Distribution and Habitat:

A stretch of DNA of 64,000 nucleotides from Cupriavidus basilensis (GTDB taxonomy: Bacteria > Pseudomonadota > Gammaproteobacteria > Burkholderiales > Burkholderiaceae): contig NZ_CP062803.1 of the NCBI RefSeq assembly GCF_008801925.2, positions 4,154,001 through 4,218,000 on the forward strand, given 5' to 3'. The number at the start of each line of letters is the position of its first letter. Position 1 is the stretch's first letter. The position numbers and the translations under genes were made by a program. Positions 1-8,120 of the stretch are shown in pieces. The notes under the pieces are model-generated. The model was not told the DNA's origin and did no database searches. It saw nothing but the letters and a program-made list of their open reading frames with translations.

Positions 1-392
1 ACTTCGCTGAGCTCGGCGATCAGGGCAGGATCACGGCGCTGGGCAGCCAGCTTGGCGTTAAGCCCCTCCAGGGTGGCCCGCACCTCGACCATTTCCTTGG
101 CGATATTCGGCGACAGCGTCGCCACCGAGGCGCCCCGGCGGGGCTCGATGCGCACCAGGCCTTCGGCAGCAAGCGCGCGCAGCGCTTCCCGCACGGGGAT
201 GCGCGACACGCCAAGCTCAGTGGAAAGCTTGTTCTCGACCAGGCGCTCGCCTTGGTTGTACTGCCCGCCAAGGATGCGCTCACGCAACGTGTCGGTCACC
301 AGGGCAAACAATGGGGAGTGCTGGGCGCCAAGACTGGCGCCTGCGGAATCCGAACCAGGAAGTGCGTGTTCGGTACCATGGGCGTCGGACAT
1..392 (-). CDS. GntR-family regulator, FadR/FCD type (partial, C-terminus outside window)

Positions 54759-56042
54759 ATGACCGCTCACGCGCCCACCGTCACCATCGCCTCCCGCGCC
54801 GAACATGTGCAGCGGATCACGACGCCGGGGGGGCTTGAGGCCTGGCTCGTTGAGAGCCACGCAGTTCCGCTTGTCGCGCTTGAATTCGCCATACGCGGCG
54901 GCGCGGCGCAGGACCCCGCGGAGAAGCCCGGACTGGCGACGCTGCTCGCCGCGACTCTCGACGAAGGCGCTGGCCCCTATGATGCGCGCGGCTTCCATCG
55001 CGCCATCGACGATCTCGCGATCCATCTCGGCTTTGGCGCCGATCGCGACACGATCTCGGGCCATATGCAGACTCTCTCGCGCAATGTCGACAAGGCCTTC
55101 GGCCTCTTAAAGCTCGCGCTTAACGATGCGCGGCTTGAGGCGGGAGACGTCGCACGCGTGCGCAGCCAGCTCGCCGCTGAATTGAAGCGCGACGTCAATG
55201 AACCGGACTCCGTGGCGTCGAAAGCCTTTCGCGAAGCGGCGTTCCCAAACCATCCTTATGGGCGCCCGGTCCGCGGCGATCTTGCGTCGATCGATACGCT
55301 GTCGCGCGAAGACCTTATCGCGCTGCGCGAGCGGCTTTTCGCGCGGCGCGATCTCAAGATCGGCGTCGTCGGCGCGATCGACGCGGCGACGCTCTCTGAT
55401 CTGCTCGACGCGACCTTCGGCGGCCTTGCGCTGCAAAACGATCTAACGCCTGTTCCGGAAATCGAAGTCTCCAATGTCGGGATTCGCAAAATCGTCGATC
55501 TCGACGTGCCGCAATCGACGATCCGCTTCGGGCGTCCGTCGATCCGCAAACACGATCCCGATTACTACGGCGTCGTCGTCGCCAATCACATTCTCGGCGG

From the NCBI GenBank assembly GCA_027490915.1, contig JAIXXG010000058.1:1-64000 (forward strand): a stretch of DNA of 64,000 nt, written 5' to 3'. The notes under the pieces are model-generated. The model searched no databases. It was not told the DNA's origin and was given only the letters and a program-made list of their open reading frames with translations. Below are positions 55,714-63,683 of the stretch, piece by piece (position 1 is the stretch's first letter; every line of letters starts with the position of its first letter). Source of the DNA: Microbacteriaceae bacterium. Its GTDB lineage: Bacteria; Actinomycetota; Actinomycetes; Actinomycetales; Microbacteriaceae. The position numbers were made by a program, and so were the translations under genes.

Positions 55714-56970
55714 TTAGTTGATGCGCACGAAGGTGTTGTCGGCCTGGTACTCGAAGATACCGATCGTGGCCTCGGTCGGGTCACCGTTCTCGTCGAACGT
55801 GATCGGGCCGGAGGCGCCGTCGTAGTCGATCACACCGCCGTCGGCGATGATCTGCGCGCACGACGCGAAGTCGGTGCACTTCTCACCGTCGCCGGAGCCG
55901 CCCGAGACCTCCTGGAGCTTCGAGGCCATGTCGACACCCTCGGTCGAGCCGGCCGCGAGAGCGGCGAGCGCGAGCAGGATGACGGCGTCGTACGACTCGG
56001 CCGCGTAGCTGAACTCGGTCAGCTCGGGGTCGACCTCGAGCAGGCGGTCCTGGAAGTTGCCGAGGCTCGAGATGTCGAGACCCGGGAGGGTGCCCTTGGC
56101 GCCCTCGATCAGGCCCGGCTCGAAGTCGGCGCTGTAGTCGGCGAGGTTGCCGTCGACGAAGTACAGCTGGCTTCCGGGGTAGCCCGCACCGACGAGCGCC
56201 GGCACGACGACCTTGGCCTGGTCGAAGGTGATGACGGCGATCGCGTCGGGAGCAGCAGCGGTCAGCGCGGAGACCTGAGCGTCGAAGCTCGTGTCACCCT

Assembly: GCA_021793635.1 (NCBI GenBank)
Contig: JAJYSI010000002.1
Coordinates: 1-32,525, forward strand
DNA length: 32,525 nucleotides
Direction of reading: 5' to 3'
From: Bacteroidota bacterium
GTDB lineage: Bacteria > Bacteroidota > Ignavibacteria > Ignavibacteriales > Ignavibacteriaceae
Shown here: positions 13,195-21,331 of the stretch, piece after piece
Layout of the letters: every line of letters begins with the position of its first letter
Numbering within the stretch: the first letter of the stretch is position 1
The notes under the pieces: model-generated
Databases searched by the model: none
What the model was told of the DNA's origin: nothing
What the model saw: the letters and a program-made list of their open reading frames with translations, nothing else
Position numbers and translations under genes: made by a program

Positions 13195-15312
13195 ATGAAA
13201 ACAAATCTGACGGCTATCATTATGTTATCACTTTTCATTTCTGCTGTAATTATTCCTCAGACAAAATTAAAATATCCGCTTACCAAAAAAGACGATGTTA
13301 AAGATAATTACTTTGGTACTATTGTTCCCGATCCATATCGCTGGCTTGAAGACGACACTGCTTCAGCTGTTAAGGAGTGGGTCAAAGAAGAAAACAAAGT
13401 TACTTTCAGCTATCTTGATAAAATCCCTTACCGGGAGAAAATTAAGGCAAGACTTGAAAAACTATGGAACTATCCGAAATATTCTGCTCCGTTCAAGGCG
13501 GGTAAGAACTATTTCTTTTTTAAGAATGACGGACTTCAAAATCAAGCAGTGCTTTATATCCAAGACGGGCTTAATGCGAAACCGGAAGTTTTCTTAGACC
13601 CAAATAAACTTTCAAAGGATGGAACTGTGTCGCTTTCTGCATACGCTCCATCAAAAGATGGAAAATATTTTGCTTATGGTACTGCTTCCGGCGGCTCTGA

This is a widespread species across Britain and Ireland but, although common in much of the country, it is surprisingly scarce in the extreme south east and central southern England. It has been collected from a wide range of habitats including grasslands, wetlands and sand dunes but analysis of the recording scheme habitat data suggests a strong association with woodland. It is chiefly a woodland species in continental Europe (Kime, 2004; Pedroli-Christen, 1993). It appears to be less synanthropic than Ophyiulus pilosus and shows a strong negative relationship with cultivated land and waste ground. Blower (1985) states that it has a preference for more acid soils and, although it does occur in calcareous grassland, Kime (1995) reports it is never found in limestone woodlands in Europe. Although below the significance threshold for a strong association, the habitat analysis does suggest a preference for non-calcareous soils. Julus scandinavius is also a common species in central Europe but it is absent from most of France including the channel coasts (Kime, 1999). It has been introduced to the USA (Jeekel, 1973). Animals take three years to reach maturity but after breeding in the spring both sexes die and hence there are few adults around by late summer (Blower, 1979). However, there are some records of adults from all months of the year.